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Food borne disease outbreak in a boys primary school at National Guard residence compound in Dammam.


A national news paper had a prominent news report on Tuesday 18/8/1424 H (14 October 2003 G) regarding an unusual incident of sudden onset of abdominal colic and vomiting among more than 35 students at a boys primary school at the National Guard residence compound in Dammam, Saudi Arabia, after eating food bought from the school canteen the day before. 26 students had been transported from the school to the emergency departments. One student needed gastric lavage and another needed hospitalization. The Field Epidemiology Training Program (FETP) decided to investigate this outbreak in order to identify cases and the implicated food, determine factor(s) associated with the occurrence of the outbreak, establish measures to control and contain the spread of the outbreak, and place recommendations to prevent similar outbreaks in future.


a case-control study was carried to investigate this outbreak. A case was defined as any student from the school who had sudden symptoms of nausea, abdominal colic, vomiting or diarrhea, after eating or dinking food or drinks bought from the school canteen on Monday 17/8/1424 H. A control was selected randomly from the same class of each case. Data was collected by interviewing both cases and controls using a uniform pre-structured questionnaire. Data was entered and analyzed using SPSS version 10 soft ware for Windows.


67 students met our case definition. Another 67 students were selected as controls. 33 (49.3 %) of the cases consulted the health services of the National Guard. The most common symptoms reported were abdominal colic (92.5%) followed by fever (34.3%), headache (34.3%), vomiting (31.3%), nausea (22.4%) and diarrhea (16.4%). Most of the cases were from the 6th grade (68.7%). The rest of the cases were distributed almost equally between other grades. The ages of cases ranged from 6-14 years (median 12 years) The Incubation Period ranged from 15 minutes - 8.5 hours (median min.). A high OR was found for eating za'atar fata'yer (OR =3.9, 95% CI = 1.9-8.0) and drinking bottled water (OR= 8.6, 95% CI= 1.9-39.5) bought from the school canteen. Other food items were not significant. Stratified analysis of exposure to za'atar fata'yer and getting disease in different grades showed a significant OR for students of the sixth grade only (OR = 6.2, 95% CI= 2.36-16.11). Further analysis of exposure to the bottled water failed to procure any real association. All the stool samples collected from the cases, the gastric lavage sample, and Za'atar fateera sample were negative for Food Borne Disease pathogens. All the swabs and samples obtained from the school canteen worker were negative. Some of the swabs of the bakery workers had grown staph. aureus and E. coli. Fata'yer samples collected from the bakery had also grown staph. aureus and E. coli. The school canteen and the canteen supplier warehouse environments were not suitable for storing food, and the bakery workers were not strict on wearing gloves and head covers.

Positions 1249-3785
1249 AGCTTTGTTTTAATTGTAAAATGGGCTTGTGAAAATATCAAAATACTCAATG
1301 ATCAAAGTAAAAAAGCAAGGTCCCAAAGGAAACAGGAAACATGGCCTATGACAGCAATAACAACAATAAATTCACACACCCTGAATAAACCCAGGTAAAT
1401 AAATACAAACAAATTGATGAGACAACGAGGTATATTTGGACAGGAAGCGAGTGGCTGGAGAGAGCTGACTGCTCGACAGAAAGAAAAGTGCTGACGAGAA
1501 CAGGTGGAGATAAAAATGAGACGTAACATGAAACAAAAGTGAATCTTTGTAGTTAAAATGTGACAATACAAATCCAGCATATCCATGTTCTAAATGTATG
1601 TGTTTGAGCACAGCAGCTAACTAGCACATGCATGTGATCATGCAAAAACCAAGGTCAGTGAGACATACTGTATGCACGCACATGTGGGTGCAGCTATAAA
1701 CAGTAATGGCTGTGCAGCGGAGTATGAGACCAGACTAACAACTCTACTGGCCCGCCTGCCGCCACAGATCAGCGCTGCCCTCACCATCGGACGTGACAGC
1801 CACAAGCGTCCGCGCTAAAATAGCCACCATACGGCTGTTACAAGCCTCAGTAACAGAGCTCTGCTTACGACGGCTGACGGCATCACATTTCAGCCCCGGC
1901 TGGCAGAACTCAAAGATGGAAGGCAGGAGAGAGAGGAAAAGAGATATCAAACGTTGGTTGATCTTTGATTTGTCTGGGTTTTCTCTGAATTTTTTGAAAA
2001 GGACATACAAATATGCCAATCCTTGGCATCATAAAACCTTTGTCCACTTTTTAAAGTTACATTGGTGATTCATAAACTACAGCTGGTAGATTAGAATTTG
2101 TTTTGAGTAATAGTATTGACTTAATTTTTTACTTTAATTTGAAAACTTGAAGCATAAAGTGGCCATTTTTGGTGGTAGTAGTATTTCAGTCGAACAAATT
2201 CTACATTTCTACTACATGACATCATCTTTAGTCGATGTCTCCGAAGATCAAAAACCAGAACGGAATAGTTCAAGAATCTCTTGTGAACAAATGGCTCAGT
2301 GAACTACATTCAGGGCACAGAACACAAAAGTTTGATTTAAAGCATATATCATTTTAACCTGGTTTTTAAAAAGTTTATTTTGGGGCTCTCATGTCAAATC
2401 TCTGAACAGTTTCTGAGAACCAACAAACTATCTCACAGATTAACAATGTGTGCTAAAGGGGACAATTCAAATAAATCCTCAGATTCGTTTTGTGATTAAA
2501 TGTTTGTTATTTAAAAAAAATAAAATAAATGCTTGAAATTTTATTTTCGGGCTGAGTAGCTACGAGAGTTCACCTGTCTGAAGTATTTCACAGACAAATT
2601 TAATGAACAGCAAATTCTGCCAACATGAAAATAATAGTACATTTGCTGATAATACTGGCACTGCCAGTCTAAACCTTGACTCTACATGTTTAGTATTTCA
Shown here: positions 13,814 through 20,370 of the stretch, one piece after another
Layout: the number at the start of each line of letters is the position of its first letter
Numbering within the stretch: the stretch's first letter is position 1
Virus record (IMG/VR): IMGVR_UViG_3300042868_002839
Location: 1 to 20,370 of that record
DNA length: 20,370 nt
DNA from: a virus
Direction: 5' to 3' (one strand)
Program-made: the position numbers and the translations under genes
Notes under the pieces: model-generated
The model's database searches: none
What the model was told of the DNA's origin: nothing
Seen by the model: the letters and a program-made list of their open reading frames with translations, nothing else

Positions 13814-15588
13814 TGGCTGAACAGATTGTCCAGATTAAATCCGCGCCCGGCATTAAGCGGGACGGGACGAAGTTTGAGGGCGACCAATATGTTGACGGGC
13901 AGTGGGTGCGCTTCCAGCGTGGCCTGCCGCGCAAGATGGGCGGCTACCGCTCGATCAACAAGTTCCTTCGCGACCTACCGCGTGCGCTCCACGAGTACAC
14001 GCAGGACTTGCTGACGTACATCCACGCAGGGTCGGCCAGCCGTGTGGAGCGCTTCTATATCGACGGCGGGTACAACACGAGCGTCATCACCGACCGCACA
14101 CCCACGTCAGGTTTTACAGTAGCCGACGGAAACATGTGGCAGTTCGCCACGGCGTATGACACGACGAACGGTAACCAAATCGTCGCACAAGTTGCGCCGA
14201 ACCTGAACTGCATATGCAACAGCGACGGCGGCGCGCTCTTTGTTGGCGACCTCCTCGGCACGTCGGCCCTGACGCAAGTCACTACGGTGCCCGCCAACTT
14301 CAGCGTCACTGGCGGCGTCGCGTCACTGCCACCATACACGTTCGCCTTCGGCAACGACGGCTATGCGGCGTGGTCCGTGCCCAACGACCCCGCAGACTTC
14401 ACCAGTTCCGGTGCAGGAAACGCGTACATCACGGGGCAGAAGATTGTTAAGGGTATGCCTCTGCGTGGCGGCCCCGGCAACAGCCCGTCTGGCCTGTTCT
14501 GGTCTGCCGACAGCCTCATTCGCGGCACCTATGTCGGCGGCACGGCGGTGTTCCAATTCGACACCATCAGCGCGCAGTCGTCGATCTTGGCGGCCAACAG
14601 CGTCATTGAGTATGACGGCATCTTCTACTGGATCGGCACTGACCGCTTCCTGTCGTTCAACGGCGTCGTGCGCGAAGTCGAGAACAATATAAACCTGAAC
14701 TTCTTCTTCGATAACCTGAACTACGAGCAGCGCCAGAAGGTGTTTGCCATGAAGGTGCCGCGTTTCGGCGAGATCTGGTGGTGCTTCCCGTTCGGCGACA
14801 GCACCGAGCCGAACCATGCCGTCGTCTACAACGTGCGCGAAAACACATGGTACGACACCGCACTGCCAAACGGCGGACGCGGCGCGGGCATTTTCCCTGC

The short incubation period of mostly upper gastrointestinal symptoms in this outbreak suggest food borne intoxication. Bacterial enterotoxins most likely staph. aureus were the causative agent of the outbreak. Za'atar fatayer served in the school canteen was the most probable implicated food item. Contamination from food handlers and poor storage and transportation method are the most likely contributing factors. We recommended composition of an internal inspection team in the school to supervise the canteen and the supplier using a special form to be sent weekly to the preventive office; correction of the school canteen environment; emphasis on the use of safe raw materials from safe sources; application of HACCP (Hazard Analysis Critical Control Point Evaluation) in the inspection of food safety in the food industry rather than depending on the final product analysis.